Chances of Success Rating 7.2/10 (3rd)

England have won the World Cup on three occasions - 1973, 1993 and most recently in Australia in 2009. Three players survive from that 2009 final - Katherine Brunt, Laura Marsh and Sarah Taylor - plus Jenny Gunn, who would have played in Sydney but for a last-minute injury. The reality however is that this feels like a 100% different side from the one which also won the World T20 that year; but which subsequently failed to live up to the hopes at the time, that they were set to dominate women's cricket for the next 10 years.

That the highs of 2009 ultimately proved to be short-lived partly explains why, six years later, Mark Robinson was appointed coach with a brief to shake things up - which he did by sacking Charlotte Edwards and Lydia Greenway in the wake of the team's semi-final elimination in the 2016 World T20, making way for a new generation of talent to come to the fore.

Power batting from the likes of Tammy Beaumont, Lauren Winfi…


Chances of Success Rating 6.0/10 (4th)

The question of whether young opening batter Smriti Mandhana would recover in time for the ICC Women’s World Cup was finally answered, with the left hander being included in the team for this year’s biggest tournament. Mandhana had been sidelined since January with a knee injury, and was in a race to be fit for the flight to England. She replaced all-rounder Devika Vaidya in the side, being the only change to the team that played a Quadrangular tournament in South Africa.

The squad:

The team is led by legendary batter Mithali Raj. Raj was retained as captain of the ODI team in October last year, when Harmanpreet Kaur was named T20 captain. The move to split the captaincy pointed to a succession plan, and it will not be surprising if Harmanpreet takes over ODI captaincy as well after this tournament.

All together, India's 15 players have 651 ODI games of experience under their belt. However, this figure is offset by Mithali Raj and Jhulan Goswa…

South Africa

Chances of Success Rating : 5.8/10 (5th)

Although women's cricket held quite a strong foothold in South Africa during the 1960s and 70s, it was not until well after the end of the sporting boycott in the 1990s that South Africa competed in their first World Cup - in India in 1997. Four years later, in 2000 (yes... the 2001 World Cup was actually held in December 2000 in New Zealand) they reached the semi-finals after a group-stage victory over England; but it proved to be something of a false-dawn, and the next three tournaments all ended in early baths for the South Africans.

The four years since their 6th-placed performance in 2013 have been transformational however, as a new sponsorship deal with financial services giant Momentum has allowed them to build a core professional setup which has propelled them into an expanded top tier of the women's game - no longer minnows, but genuinely competitive with all the top sides, recording ODI victories against all but Australia with…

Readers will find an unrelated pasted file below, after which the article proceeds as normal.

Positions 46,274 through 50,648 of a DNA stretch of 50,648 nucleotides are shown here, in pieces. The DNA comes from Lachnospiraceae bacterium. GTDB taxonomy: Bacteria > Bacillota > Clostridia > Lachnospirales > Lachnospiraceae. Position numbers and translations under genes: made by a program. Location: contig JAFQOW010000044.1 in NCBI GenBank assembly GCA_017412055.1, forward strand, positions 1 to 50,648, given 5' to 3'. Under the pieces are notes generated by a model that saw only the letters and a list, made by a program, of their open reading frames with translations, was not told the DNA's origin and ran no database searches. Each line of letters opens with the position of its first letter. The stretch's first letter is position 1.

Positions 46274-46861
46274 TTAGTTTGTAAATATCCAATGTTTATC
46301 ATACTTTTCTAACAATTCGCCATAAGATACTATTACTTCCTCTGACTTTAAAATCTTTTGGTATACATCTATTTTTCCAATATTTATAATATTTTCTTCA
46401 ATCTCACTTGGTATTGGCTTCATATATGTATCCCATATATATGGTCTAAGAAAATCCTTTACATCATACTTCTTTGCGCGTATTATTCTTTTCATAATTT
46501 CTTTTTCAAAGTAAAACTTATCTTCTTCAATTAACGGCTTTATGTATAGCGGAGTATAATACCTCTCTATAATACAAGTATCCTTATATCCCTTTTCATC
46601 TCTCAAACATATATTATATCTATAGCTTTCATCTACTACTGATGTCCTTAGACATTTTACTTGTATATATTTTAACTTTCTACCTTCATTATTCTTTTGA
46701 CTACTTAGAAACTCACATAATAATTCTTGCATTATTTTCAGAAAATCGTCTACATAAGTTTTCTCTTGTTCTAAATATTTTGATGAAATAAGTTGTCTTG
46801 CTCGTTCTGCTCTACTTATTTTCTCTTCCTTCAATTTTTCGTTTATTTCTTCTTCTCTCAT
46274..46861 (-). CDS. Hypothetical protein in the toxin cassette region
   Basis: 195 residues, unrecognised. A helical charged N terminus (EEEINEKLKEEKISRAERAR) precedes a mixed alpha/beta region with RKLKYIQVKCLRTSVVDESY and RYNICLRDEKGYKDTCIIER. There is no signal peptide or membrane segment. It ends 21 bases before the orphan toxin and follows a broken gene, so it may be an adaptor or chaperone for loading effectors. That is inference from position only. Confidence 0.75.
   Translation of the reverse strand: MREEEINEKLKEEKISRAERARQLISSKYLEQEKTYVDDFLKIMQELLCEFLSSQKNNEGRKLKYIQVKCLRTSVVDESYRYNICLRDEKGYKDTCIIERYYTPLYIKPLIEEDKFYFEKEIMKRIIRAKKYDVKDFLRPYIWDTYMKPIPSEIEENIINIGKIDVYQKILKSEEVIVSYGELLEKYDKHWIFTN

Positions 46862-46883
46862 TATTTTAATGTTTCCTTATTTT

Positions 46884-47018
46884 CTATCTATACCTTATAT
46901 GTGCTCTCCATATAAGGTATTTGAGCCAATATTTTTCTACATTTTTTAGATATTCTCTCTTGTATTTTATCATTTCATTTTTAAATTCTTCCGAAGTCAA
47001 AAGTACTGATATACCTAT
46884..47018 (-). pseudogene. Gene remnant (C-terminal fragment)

West Indies

Chances of Success Rating : 5.2/10 (6th)

On paper, West Indies should have a good shot at winning this World Cup. Their recent rise to the top of world cricket has been meteoric. They were finalists in the 2013 tournament - beating eventual champions Australia along the way - and last year they went one better and danced away with the World Twenty20 crown.

But that is on paper. The stark reality is that another tournament triumph is unlikely for this West Indies team.

Since the 2013 World Cup, they’ve suffered series whitewashes against England, New Zealand, Australia, and most recently India in November last year. They’ve also lost matches to Pakistan and Sri Lanka. Of course this is being a bit selective - they’ve had some successes, too - but no team can afford to slip up against the two bottom-ranked teams in a round robin tournament like this one. As a side, recent results would suggest that West Indies lack the consistency needed to win a 50-over World Cup.

They were hammered…


Chances of Success Rating : 2.8/10 (7th)

Pakistan finished seventh in the ICC Women’s Championship table, just above Sri Lanka, winning just four of the 18  matches they played. Due to political issues their three match series against India was never played. They beat Sri Lanka 3-0, and managed to win one game against South Africa. They managed to secure the final place in the WWC17 taking fourth spot in the World Cup Qualifier tournament, but lost there to Sri Lanka in the Super 6s, before convincingly defeating Ireland to claim their spot at the tournament.
At the same time as they named their squad for WWC17 they also announced a new coach, Sabih Azhar. He is the fourth Head Coach the team have had in the past year. Not an ideal situation for any team, and suggesting one that is in a bit of mess off the pitch, if not on.
The team were last in England in the summer of 2016, when England made ODI scores of 378 and 366 against them, and chased down 165 comfortably in the third match of t…

Sri Lanka

Chances of Success Rating : 2.4/10 (8th)

Cast your mind back to February 2013 at the Brabourne Stadium in Mumbai.

Sri Lanka were playing England in the second match in Group A of the Women’s World Cup. England, without Sarah Taylor and Anya Shrubsole, had stumbled their way to 238, after having been rocking at 29/3. But 238 looked like it was enough against a team that had never beaten any of the Big Four (Australia, England, New Zealand or India). Trouble is nobody told the Sri Lankans!

England would have been worried when Yasoda Mendis and Chamari Atapattu put on over 100 for the first wicket, but a clatter of wickets seemed to have England back in control, until stocky fast bowler Eshani Koushalya decided that, with partners disappearing from the other end, the only way forward was attack. With 16 off the 48th over from Jenny Gunn Sri Lanka were nearly home, needing just 13 to win, but only four came from the 49th over bowled by Danni Hazell. Nine needed off the last, to be bowled…